Monday, 10 April 2017

The times we live in.

Here's a headline that struck me in the Guardian online this morning:

"Most asylum seekers put in poorer parts of Britain, data shows".

 My first reaction: what a stupid thing to do, send people in need to areas in need. That will really help sort things out. Although it quite often works out that people who are themselves struggling understand better e problems of others. On the other hand, it's a recipe for building up resentment, fuelling those who say that immigrants get everything for free!

My second reaction: well, I bet it's because there is cheaper housing in those areas.

And so I read on and got some details. More than five times as many asylum seekers live in the poorest third of the country as in the richest third, according to this Guardian analysis. Labour's Yvette Cooper says the way asylum seekers are distributed around Britain a shambles. “You’ve got the asylum hostels concentrated in the lowest income areas and also in a very small number of areas. It’s just not fair to do it that way. It’s not good for community cohesion, it’s not good for local authorities … it also creates a sense of resentment.”

She went on to say Cooper that the problems stemmed from a change of policy in 2012 by the Conservatives, which saw the contracts for housing asylum seekers privatised and given to G4S, Serco and Clearsprings. She said these contracts, and the reduced money they were given to execute them, inevitably meant that companies sought to procure cheap housing in poor parts of the country. There you go! Just as I thought!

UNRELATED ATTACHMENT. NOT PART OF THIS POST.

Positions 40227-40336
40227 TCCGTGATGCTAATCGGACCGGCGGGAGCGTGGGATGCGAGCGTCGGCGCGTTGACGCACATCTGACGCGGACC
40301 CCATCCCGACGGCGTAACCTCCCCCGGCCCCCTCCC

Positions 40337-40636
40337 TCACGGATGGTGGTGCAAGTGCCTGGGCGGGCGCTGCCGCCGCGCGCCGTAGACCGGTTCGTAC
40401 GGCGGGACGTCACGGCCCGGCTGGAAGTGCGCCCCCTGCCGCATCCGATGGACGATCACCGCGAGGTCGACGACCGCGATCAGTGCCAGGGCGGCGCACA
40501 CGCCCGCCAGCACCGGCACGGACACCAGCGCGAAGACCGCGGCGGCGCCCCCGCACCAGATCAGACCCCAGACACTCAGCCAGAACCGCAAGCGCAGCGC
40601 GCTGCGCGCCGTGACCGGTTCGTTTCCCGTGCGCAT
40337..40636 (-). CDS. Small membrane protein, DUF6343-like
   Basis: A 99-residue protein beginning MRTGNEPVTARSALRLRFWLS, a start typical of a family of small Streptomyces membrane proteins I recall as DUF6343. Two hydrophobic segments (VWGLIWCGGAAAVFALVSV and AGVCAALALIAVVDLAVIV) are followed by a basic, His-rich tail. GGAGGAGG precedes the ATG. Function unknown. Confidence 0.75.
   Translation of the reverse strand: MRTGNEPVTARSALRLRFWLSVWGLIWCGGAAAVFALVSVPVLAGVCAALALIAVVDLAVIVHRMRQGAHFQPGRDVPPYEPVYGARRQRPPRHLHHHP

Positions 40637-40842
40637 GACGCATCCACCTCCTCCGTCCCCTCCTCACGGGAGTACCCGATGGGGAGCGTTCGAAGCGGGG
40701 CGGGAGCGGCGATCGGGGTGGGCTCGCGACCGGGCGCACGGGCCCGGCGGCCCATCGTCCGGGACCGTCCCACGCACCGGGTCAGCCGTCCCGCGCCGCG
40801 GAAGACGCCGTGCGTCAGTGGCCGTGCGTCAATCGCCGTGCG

Rochdale, a couple of stops up the M62 from us is one of those poor areas referred to. Some years ago McDonald's pulled out of Rochdale; that's how rundown the place is. Or so the story goes!

It has an impressive town hall and a lot of closed shops. And one asylum seeker for every 200 inhabitants.

In asylum Britain, there is apparently a rule: no town should have more than one asylum seeker for every 200 people. In Rochdale, the ratio is 0.99 per 200 - the most in England. For the local MP it is “far, far far too many".

It's somehow symptomatic of the topsy-turvy nature of the world at the moment.

Here's another example. The Trump administration is considering a new "extreme vetting" policy which would mean that tourists from places like the Uk, Germany, France and probably others would be asked to hand over personal information such as social media passwords and mobile phone contacts or run the risk of being denied entry to the land of the free. They might also be asked to disclose financial information and be subjected to ideological questioning. The Customs and Border Protection people maintain that “keeping America safe and enforcing our nation’s laws in an increasingly digital world depends on our ability to lawfully examine all materials entering the US." 

It's just as well I wasn't thinking of going there.

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